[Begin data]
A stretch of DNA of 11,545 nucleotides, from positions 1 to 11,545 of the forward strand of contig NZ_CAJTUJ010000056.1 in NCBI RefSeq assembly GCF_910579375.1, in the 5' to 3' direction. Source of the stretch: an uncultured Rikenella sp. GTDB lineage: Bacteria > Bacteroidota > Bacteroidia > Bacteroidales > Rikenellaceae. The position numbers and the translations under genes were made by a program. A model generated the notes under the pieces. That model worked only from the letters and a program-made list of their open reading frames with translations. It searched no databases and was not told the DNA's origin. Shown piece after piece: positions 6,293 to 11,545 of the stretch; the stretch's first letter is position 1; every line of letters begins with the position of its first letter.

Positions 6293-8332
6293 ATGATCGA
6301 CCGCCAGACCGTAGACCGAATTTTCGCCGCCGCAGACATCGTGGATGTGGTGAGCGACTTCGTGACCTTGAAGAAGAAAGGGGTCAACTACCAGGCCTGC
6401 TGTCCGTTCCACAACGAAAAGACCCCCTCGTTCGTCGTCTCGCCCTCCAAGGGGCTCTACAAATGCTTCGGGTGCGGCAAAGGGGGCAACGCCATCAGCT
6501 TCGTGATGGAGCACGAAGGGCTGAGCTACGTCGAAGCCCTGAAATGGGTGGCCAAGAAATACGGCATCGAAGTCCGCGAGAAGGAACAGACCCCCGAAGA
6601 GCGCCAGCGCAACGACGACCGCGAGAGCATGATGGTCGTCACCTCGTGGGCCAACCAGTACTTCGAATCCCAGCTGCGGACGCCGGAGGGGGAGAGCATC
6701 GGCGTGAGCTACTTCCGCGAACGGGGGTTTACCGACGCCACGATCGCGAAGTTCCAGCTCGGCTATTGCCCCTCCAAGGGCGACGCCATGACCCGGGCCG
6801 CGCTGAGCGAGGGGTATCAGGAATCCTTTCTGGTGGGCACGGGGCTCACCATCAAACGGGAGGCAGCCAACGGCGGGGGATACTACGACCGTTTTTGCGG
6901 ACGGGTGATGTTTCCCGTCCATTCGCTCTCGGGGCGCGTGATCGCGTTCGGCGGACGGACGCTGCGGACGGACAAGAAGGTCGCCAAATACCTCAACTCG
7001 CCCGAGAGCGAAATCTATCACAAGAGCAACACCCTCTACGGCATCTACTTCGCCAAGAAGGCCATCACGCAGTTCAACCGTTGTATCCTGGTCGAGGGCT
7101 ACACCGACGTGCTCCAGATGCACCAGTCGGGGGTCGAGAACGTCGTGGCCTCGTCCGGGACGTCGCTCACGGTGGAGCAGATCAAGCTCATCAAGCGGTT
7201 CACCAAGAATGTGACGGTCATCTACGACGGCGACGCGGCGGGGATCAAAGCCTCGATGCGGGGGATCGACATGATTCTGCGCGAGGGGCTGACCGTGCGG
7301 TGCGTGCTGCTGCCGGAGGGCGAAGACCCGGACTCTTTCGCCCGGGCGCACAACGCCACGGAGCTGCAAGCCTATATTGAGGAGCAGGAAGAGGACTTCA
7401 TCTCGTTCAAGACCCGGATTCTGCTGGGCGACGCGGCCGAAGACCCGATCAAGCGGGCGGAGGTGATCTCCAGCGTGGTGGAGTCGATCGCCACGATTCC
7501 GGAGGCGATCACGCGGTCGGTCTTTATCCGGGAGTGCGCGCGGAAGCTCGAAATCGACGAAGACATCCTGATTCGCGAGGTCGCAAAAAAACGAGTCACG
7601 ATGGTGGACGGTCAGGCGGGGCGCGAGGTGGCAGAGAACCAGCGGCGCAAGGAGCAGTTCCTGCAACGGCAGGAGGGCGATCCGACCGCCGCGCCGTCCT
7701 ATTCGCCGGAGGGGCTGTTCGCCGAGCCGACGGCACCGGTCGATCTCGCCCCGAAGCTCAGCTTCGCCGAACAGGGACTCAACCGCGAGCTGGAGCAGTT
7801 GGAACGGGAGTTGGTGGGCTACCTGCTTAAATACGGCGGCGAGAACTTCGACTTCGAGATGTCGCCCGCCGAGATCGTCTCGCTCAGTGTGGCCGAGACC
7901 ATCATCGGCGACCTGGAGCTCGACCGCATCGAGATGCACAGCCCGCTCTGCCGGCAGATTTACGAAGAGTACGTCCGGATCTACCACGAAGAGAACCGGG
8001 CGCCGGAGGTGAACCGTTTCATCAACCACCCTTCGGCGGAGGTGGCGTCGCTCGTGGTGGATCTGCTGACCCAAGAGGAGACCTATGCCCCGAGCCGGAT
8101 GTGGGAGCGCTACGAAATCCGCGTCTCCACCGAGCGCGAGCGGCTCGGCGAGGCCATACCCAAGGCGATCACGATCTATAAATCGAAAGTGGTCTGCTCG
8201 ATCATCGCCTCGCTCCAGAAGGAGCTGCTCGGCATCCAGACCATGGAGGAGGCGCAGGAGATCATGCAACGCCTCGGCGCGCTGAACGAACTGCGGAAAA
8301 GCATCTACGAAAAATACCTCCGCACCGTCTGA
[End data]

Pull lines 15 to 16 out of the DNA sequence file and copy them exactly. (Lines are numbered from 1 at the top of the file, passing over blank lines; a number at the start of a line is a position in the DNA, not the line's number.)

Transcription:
7401 TCTCGTTCAAGACCCGGATTCTGCTGGGCGACGCGGCCGAAGACCCGATCAAGCGGGCGGAGGTGATCTCCAGCGTGGTGGAGTCGATCGCCACGATTCC
7501 GGAGGCGATCACGCGGTCGGTCTTTATCCGGGAGTGCGCGCGGAAGCTCGAAATCGACGAAGACATCCTGATTCGCGAGGTCGCAAAAAAACGAGTCACG